RobiniArt portraits make great gifts and are a wonderful way to honor a furry family member, past or present. The portraits are completely original, a bright spot for any interior design, and a much better investment than something you can buy in a mall or big box store.

robiniart-reagan-8501

Want to learn more about Robin Arthur’s art? Interested in ordering a custom portrait? Visit RobiniArt.com or “like” her Facebook page here.

===GIVEAWAY CLOSED. CONGRATS TO FREDDA!===

GIVEAWAY DETAILS

Prize description: Robin is giving away one 8×10 print to one lucky random winner, to be picked out by the winner from RobiniArt.com!

How to Enter: To enter the giveaway, leave a comment below sharing a favorite pet memory or telling us what you like best about Robin’s art. (Please read official rules below before entering.)

Official Rules: No purchase necessary. You must be 18 years of age or older to enter. You must be able to provide a U.S. address for prize shipment. Your name and address will only be shared with the company/person in charge of prize fulfillment. Please no P.O. Boxes. One entry per household. Make sure that you enter a valid email address in the email address field so you can be contacted if you win. Winner will be selected at random. Winner has 48 hours to respond. After 48 hours, a new winner will be selected at random. Giveaway entries are being accepted between October 2nd, 2013 through October 6th, 2013. Entries received after October 6th, 2013 at 11:59 pm EST, will not be considered. The number of eligible entries received determines the odds of winning. If you win, by accepting the prize, you are agreeing that Latinaish.com assumes no liability for damages of any kind. By entering your name below you are agreeing to these Official Rules. Void where prohibited by law.

Buena suerte / Good luck!

Disclosure: No compensation, monetary or otherwise, was given for this post. As always, all opinions are my own.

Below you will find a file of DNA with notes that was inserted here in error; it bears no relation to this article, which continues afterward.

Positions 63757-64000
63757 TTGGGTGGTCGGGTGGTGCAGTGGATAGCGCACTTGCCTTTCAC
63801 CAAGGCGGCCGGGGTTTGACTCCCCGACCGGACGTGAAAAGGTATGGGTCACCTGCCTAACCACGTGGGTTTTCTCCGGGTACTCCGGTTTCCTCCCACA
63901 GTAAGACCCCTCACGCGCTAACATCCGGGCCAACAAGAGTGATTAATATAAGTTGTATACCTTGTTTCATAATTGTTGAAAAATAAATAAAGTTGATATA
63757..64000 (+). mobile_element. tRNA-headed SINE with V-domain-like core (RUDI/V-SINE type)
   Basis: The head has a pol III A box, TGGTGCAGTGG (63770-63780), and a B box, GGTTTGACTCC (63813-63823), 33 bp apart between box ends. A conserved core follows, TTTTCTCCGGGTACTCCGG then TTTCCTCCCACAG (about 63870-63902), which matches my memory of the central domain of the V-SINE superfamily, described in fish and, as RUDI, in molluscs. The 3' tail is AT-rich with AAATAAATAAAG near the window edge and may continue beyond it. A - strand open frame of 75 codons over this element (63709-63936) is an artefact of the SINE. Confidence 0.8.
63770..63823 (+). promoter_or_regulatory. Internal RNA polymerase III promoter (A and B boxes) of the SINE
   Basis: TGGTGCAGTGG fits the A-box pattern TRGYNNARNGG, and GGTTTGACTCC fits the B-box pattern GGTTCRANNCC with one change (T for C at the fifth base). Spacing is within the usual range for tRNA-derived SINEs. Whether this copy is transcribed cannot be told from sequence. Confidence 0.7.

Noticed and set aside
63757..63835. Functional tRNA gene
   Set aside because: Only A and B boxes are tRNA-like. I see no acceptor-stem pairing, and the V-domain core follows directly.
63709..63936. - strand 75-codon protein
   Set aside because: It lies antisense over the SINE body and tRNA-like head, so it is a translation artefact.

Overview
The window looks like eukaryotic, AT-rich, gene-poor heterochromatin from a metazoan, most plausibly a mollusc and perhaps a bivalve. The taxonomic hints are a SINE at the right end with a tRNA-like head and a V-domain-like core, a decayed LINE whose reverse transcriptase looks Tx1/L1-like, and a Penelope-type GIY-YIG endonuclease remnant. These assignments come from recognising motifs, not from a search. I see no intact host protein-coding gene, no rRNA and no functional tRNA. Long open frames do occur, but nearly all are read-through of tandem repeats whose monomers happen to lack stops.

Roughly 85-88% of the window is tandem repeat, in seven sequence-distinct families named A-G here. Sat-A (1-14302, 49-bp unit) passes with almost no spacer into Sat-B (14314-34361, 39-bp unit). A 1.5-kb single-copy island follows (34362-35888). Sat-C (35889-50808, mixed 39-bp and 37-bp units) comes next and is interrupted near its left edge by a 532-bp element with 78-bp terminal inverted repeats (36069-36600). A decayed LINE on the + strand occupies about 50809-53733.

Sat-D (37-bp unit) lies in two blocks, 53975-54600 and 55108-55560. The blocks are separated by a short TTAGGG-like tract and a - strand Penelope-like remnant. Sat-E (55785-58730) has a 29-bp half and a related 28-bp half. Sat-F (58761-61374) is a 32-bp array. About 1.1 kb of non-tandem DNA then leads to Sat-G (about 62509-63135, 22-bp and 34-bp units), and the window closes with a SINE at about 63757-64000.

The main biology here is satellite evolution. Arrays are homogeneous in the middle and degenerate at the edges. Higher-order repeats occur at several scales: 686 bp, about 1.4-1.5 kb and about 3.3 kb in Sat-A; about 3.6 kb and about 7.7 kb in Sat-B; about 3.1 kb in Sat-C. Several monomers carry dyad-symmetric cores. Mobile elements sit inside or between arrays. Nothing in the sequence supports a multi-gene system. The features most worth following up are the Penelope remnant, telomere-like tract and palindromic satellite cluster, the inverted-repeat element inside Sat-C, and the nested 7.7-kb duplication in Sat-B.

How to Make a Día de los Muertos Nicho

Do-it-Yourself Frida Kahlo Nicho

As a member of Lowe’s Creative Ideas Network I received gift cards from Lowe’s in order to purchase supplies to complete projects. All opinions are my own.

October is my favorite time of year, not just because it’s autumn, (which is my favorite season), but because this is the time of year when all kinds of creative Día de los Muertos (Day of the Dead) crafts and products start to pop up all over the place in preparation for the November holiday.

For Día de los Muertos, many people in Latin America create an ofrenda, or altar, to honor their deceased loved ones, so I knew I wanted to create something along those lines.

While walking around Lowe’s to brainstorm ideas, I walked past the wood moulding and noticed how the crown corners looked like little houses when turned the wrong way and this reminded me of the nichos I used to make. Nichos are a beautiful Latin American folk art which incorporate mixed media in the style of a shadow box and often serve as a religious altar. Because I already keep photos of our deceased loved ones on a permanent altar of sorts, I decided to make a nicho to honor the iconic Mexican artist, Frida Kahlo.